So, our large and unruly Pumpkin Festival was killed in the name of Saftyism. I don’t believe our City Council were sad to stop the party, as they claimed, since they have shown very little support to local businesses during the past year and a half.

But the undying Spirit of the true Coast lives on!

Last year, like the citizens of Whoville when the Grinch tried to steal their Christmas, some of us carried on as usual. I had my traditional breakfast at my house, another home hosted the bakery tri-tip sandwiches, and another house hired truck full of pumpkins to come for the kids and fired up a juke box and a bubble machine. We hiked to the graveyard at night and told stories of Pumpkin Festivals Past. In some ways, it was more fun than what the P-Fest had become.

I’m going to count last year as the First year of a new Pumpkin Festival that has grassroots and will grow from the ashes. This year, coming full circle, and the locals are having the fest in the grounds of the IDES, despite the City, just like the first year, a long time ago. Long live the Pumpkin Festival

Africa (China #3)

China #3: China in Africa

The summer before last, way back in the time before the rug was pulled out from under us, I travelled to Africa. On my Bucket List of Life was the desire to see the elephants in their natural habitat and Kenya did not disappoint. Kenya is the home of the Sheldrick Wildlife Trust, a place to see rescued orphaned elephants being fed with gigantic baby bottles, and also Amboseli National Park, the best place in the world to get close to free-ranging elephants.                .

Our guide on our two-week Safari was Oliver, an articulate, funny, and deeply knowledgeable Kenyan of the Kikuyu tribe who drove us three lady teachers for hundreds of miles around Kenya in a van with a convertible top. He told us about the history, customs, tribes, economy, and wildlife of the region, while navigating through sketchy roads and the open planes. I could write forever about what he taught us about Africa, but what is on my mind these days is China, and the way they are infiltrating the world.

As we drove across country, Oliver occasionally pointed out slick, modern railway stations, some gleaming in the distance in the middle of nowhere, the modern architecture a sharp contrast to the crumbling railway stations abandoned from the colonial days. We had already seen the Nairobi Terminus, the most impressive public building in Nairobi. Oliver explained to us that the Chinese were building this massive railroad across Africa and was investing in the country.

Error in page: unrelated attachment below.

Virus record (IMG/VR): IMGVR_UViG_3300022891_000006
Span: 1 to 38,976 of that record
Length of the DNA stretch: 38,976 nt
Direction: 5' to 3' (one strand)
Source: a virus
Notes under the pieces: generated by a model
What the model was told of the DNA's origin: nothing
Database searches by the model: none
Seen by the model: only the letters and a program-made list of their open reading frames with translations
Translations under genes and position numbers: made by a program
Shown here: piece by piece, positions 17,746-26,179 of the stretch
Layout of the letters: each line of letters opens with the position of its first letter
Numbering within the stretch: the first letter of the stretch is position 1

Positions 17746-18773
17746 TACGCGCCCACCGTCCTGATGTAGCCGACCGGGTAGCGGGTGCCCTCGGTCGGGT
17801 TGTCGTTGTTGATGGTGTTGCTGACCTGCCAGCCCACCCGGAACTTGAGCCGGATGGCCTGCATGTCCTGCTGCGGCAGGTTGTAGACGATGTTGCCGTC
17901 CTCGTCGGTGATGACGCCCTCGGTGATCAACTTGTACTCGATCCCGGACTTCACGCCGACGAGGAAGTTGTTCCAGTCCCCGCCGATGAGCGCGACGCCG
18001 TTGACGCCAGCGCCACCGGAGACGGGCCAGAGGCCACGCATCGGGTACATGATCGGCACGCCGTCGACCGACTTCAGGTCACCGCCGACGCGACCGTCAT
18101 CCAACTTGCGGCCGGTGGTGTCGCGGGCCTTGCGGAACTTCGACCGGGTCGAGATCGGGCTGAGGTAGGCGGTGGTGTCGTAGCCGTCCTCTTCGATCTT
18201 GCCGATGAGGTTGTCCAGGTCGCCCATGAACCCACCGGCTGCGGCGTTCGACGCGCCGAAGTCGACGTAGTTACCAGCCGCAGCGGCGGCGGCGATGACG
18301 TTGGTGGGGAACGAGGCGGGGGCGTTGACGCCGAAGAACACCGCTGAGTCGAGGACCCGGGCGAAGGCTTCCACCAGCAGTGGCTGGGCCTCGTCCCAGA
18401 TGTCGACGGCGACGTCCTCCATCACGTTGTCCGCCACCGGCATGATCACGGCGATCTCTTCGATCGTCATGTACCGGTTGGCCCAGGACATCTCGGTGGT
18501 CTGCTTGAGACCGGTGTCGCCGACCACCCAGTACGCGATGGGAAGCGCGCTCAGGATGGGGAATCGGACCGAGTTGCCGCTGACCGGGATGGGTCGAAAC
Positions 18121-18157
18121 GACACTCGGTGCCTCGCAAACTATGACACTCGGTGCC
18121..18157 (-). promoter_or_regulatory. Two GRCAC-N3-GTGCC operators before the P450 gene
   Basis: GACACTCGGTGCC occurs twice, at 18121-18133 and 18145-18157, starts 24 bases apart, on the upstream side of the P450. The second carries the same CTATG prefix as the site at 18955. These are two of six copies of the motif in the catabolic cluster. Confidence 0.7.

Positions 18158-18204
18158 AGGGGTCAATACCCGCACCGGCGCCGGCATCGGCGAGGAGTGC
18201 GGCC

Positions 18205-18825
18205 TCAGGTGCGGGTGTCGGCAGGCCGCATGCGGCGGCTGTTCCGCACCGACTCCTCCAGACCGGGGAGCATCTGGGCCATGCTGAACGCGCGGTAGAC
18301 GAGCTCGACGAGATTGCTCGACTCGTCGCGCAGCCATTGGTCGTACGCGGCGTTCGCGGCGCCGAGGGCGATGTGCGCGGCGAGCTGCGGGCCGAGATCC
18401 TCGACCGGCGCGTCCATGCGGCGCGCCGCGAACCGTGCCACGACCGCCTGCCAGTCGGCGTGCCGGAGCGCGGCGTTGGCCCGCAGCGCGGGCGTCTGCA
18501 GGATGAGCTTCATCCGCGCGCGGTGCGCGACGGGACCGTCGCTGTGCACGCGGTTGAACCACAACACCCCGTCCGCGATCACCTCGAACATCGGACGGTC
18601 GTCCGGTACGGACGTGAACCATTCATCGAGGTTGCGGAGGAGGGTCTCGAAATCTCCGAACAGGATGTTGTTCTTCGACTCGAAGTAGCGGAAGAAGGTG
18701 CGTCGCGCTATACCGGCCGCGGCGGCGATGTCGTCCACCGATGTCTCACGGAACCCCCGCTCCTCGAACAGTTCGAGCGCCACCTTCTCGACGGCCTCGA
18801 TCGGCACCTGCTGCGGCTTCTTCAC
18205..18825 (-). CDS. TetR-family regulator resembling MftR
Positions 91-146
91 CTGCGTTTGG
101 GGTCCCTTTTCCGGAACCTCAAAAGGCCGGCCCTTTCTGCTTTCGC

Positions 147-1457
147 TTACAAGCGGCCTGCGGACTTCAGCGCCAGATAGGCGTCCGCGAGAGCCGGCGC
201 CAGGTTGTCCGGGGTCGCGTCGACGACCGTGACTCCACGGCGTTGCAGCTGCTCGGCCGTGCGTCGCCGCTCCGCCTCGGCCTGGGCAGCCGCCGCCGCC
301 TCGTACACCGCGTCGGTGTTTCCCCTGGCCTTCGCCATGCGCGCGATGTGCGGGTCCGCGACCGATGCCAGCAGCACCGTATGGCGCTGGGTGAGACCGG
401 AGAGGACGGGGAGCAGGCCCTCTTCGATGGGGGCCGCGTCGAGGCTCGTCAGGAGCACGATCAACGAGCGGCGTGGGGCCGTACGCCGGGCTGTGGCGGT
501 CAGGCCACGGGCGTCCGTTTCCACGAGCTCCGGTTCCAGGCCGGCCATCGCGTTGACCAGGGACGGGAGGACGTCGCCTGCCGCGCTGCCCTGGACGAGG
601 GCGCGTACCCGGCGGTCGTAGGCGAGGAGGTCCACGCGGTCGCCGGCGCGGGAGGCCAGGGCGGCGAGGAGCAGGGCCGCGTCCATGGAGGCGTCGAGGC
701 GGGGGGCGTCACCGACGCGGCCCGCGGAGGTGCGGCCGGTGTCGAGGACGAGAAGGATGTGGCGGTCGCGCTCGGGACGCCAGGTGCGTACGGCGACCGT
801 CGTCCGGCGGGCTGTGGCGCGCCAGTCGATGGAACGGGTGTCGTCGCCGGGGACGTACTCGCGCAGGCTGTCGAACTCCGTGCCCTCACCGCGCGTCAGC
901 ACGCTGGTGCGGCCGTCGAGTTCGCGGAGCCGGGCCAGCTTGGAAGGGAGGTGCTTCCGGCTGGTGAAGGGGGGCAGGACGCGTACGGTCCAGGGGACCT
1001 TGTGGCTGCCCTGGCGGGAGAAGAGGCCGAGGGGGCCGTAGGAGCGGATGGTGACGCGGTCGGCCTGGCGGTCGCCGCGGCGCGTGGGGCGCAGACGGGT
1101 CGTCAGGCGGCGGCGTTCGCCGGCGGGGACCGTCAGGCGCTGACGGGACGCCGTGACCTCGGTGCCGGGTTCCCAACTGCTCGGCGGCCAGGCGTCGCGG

At the time, I thought, hmmm, why is China doing that? I mean, I know Chinese built some of our railroads in California, as labor force, but why were they investing in these massive, out-of-place structures?

I found out that these railways in Africa were being financed (at the tune of 4.5 billion) by China since 2017 as part of China’s “one Belt, One Road” initiative, a multi-trillion dollar series of infrastructure projects that upgrades the trade routes between China and Europe, Asia and Africa. China is the biggest lender to the Kenyan government. China has built Kenya’s ports, roads, airports, bridges and trains, as Oliver told us. Many Kenyans think that these seemingly altruistic gestures from China have put them in a debt crisis. Last year the US Secretary of State Mike Pompeo warned African leaders about countries that breed corruption and dependency and don’t train African workers. And now, that Kenya is having trouble paying the debt with their tourist industry down, control of ports could go to the Chinese.

But I was on vacation in the carefree pre-pandemic days, and didn’t give that much thought to China building a bunch of stuff in Africa. I was on Safari! Lions and elephants and giraffes and water buffalo everywhere!

Granted, a safari was not exactly how I pictured it, places are always more touristy than I imagine before I get there, and the Masai Mara was no exception. Open roof safari vans full of tourists touting their individual Safari companies crisscrossed the open planes, their drivers on walkie-talkies, giving word in Swahili when an especially rare animal was spotted. I almost cried the first time I saw dozens of vans screeching in the dirt, trying to get the best angle on a baby cheetah, the poor thing trapped and terrified between the gunning engines and maneuverings.

The Safari vans and jeeps ranged from the high-class rich and fancy, with open sides and water bottle holders, to the funky VW vans, like we had. There were vans from all over the world. A van of French people here, Swedish there, Africans from other countries everywhere. People wore standard safari garb: big hats, sunglasses, and binoculars around the neck. Some had elaborate camera equipment, the people behaving as if their pictures were going to be in the National Geographic or something. But the groups that were the hardest to ignore were the Chinese. There were a lot of them, and they could be identified by the fact that they were covered from head to toe in what we now know as PPE. Rubber gloves, masks, hats, some face-shields, and some in blue paper pants and booties.